This is a busy weekend for Dan Stearns of Hereford. Behind four tables at booth 52, Stearns is showing his beautiful lustrous wares.

“I make wooden bowls turned on one of my two lathes,” he said modestly.

For nearly all of Sierra Vista’s Art in the Park weekends over the last 10 years Stearns has been in this spot at Veterans Memorial Park on Fry Boulevard. The event is sponsored by the city of Sierra Vista and organized by Huachuca Arts Association. The event concluded Sunday. Hours are 9 a.m. to 5 p.m.

Stearns said this particular booth location is important because for one, it’s shaded. More importantly, however, is this is where his repeat customers know they will find him.

“Most of my sales are from repeat customers,” he said. “They come back, they know where I’m at. They say, ‘What’s new this year?’ and they just start picking it up.”

It’s not surprising he has repeat customers. Lois Bravo, a board member of the arts organization, speaks highly of Stearns’ work.

“He’s been attending our show many years and his quality of work shows or people wouldn’t be buying it if it didn’t work,” she said. “It is beautiful.”

Stearns’ wares begin life as a part of mesquite trees, because they are local and accessible, though he sometimes uses other species. Sometimes it’s just a branch from a tree on his property that gets in the way while he is mowing the grass. In fact, Stearns said just about all the wood he uses has been given to him; there’s a pile of it in front of his workshop. He doesn’t dry the wood, preferring, instead, to use it while it’s still green. There is a reason.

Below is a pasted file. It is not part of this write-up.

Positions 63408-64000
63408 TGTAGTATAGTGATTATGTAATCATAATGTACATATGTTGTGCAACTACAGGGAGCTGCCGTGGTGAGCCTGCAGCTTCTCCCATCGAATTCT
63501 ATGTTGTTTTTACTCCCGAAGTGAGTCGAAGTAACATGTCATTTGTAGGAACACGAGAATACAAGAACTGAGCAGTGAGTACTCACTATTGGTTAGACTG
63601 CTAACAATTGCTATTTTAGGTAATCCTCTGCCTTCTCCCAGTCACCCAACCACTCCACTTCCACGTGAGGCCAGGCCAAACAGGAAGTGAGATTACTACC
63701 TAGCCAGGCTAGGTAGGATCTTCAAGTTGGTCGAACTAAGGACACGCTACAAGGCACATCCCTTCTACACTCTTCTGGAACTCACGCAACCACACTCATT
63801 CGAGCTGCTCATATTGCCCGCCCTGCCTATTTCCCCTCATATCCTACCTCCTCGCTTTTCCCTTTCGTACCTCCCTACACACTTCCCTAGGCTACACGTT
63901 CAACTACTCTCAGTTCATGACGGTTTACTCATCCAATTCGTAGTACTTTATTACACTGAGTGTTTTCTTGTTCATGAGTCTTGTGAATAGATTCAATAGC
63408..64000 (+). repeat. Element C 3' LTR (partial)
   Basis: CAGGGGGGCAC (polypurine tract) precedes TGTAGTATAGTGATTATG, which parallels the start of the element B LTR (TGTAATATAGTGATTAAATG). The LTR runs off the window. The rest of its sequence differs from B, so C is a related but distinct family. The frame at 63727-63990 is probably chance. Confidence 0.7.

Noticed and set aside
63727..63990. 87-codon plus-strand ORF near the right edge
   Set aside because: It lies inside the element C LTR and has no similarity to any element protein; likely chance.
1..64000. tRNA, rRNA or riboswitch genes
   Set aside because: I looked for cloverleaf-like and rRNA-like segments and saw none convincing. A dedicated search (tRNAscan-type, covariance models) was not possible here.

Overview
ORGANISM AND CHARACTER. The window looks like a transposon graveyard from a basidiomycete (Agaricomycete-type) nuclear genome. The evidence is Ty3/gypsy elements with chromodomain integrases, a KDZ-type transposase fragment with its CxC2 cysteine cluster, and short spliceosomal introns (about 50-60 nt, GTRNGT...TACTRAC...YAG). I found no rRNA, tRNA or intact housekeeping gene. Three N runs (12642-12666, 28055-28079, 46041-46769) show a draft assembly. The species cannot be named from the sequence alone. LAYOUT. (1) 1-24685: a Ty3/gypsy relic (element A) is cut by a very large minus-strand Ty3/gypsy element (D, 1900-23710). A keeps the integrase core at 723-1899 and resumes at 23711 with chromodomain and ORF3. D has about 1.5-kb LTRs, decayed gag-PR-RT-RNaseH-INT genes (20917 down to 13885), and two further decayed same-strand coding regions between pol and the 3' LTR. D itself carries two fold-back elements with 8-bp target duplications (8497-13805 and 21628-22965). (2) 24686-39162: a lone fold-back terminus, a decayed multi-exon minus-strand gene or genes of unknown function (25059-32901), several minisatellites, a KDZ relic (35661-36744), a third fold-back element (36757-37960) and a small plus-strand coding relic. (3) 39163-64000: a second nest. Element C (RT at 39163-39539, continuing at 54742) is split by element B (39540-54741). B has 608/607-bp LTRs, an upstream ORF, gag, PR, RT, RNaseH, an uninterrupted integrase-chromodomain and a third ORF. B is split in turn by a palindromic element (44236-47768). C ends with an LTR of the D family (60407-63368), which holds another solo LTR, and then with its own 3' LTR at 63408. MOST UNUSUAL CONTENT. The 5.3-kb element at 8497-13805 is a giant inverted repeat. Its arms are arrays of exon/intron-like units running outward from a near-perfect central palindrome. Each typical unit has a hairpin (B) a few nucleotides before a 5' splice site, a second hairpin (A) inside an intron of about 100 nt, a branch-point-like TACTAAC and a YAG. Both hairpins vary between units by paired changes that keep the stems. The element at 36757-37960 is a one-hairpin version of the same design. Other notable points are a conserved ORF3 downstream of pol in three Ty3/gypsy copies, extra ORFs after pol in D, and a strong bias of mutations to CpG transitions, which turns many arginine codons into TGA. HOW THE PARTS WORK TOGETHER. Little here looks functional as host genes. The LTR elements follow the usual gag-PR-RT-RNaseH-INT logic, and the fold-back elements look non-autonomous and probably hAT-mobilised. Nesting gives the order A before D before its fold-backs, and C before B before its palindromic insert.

“The bugs have not had a chance to get in and eat it all and you don’t wind up with those big holes in the wood,” he said.

Also, mesquite, unlike other wood species, keeps its shape as it dries. There are also the cracks, which have to be filled in with epoxy. Because this is the Southwest, Stearns uses turquoise, but the turquoise has a secret.

“It’s plastic so I can sand it so it won’t hurt my tools while it’s turning,” he said.

Once Stearns selects a piece of wood, he strips it of bark and secures it to one of his two lathes. Then it’s time to gouge, shape and sand the wood until he has what looks like a bowl. He still has to fill cracks, a process that can take days if the cracks and knots aren’t too big; sand some more; then coat the wood with an oil concoction that is his own recipe. The last step is to sign the piece. Depending on the size and amount of the cracks, the process from start to finish may take six or seven hours.

By the time he opened to customers on Saturday morning, Stearns had made 50 bowls, and only 50. He expects to bring 10 home Sunday night. He prices the bowls reasonably; the price normally is about $50 to $60, though that can go up depending on size and epoxy use. He said the sales fund his hobby. He has bought a new lathe; new hand tools, the kind he uses to make more bowls; and feed for the chickens. He really does it just for fun.

“This is a hobby,” Stearns said. “It’s just what I like to do. It’s my little Zen moment out here. My dogs sit here and watch; and my little boy, he’s not so little anymore, he likes to clean the shop. He’s a good helper.”